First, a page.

The green part of Jerusalem artichoke is used as forage in livestock feed, while the flowers can be used as a natural insecticide, the scent, in fact, is very unwelcome especially to flies.  


 

Jerusalem artichoke among the foods in the diet of diabetics: discover the others

Jerusalem artichoke: properties, nutritional values, calories

 

Description of the plant and origins

Helianthus tuberosus L., known by several common names such as cane truffle, Canadian potato and wild potato for its affinity for shape, tuberous sunflower, artichoke of Jerusalem for the affinity for taste and Jerusalem artichoke, is a herbaceous plant native to North America (especially Canada), cultivated as forage, as a vegetable and whose root has always been used in cooking, even if for a long period it has been completely forgotten.  



In North America it represented for the natives a 'important food source since ancient times while in Europe it was introduced in the seventeenth century, spreading in the temperate climate areas where, even today, it is used in cooking and as a medicinal plant (the tubers contain inulin and are sold as "functional food", or functional foods, for fiber intake and to stimulate appetite). It is highly valued as an ornamental plant and is grown everywhere in Europe.  

Jerusalem artichoke is an almost weed perennial herbaceous plant that resembles the sunflower and whose root system consists of creeping roots with red-purple or white tubers and from the greenish-white pulp that represent the edible part. The pulp of the tuber is fleshy, of flavor delicate similar to artichoke but for crafts and consistency resembles a potato while not containing starch, unlike the potato itself.

 

Curiosities about Jerusalem artichoke

The tuber, especially in the war period, was a 'important food resource. If at one time eat Jerusalem artichoke it meant being poor, in the last few years the cuisine has been in the countryside and beyond rediscovered this tuber with dozens of very tasty recipes.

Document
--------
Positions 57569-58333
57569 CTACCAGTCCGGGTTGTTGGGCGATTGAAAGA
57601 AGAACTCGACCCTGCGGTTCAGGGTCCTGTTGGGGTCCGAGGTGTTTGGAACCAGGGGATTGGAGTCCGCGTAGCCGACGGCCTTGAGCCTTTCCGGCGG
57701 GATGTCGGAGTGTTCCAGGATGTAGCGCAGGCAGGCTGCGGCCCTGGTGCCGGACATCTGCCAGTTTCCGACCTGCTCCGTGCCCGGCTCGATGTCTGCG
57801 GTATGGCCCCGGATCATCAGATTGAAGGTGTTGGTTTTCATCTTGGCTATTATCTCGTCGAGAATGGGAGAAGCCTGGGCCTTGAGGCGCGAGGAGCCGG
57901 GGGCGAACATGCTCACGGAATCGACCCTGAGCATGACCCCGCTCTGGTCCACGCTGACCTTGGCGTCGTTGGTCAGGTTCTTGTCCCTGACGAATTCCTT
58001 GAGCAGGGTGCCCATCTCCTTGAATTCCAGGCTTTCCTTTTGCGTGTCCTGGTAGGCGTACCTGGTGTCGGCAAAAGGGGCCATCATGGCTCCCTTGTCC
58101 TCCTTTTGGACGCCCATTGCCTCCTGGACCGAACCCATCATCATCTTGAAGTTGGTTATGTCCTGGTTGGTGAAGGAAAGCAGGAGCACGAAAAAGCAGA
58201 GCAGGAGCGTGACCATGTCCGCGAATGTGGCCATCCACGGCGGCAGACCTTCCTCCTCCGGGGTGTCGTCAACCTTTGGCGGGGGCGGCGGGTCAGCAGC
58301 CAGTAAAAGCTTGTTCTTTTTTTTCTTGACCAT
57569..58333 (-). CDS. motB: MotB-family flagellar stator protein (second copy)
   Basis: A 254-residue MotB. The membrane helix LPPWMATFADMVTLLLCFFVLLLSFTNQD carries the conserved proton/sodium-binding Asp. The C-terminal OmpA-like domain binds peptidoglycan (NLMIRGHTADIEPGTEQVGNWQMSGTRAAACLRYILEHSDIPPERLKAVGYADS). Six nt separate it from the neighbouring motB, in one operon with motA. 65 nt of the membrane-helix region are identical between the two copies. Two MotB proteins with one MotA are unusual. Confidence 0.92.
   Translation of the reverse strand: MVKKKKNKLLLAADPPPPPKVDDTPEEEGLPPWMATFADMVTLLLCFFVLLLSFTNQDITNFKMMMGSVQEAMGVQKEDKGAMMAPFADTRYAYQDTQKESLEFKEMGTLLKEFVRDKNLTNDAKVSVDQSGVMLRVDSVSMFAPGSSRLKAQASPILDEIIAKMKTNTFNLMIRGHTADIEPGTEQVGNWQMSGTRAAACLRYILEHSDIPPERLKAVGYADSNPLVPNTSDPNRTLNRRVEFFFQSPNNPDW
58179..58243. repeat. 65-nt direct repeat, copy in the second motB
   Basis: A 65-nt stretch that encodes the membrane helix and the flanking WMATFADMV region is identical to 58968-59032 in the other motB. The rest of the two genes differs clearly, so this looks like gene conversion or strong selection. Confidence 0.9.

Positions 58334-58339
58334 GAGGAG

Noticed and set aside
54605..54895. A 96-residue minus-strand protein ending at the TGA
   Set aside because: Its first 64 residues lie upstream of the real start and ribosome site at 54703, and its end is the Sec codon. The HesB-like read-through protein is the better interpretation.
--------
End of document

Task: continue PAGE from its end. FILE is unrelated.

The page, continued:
In fact, they can be used in all recipes, like the artichoke, by eating them raw in thin slices (brush it, wash it carefully in running water and then slice it finely) or cooked, after having peeled them.

Reduced into cubes of 1 cm per side, they require 10 minutes of cooking if boiled, 15-20 minutes if stewed. In this regard, the popular etymology is significant in two senses: the Anglo-Saxon denomination of “Jerusalem artichoke” testifies, in fact, to both the confusion in the origin of the plant and the affinities in taste. 


Among the favorable characteristics, the long shelf life of the tuber, which lasts for many days without degrading.

Another particular use is that of Jerusalem artichoke flour, which is found in natural food stores and herbalists, which added to other flours in the percentage of 10%, makes the preparations suitable for diabetics and constipation.

 

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Other articles on Jerusalem artichoke:

> Jerusalem artichoke: 3 light and vegan recipes

> Baked Jerusalem artichoke, 2 ideas for cooking it

> Jerusalem artichoke: the cultivation of the plant

> Topinambur pasta, three recipes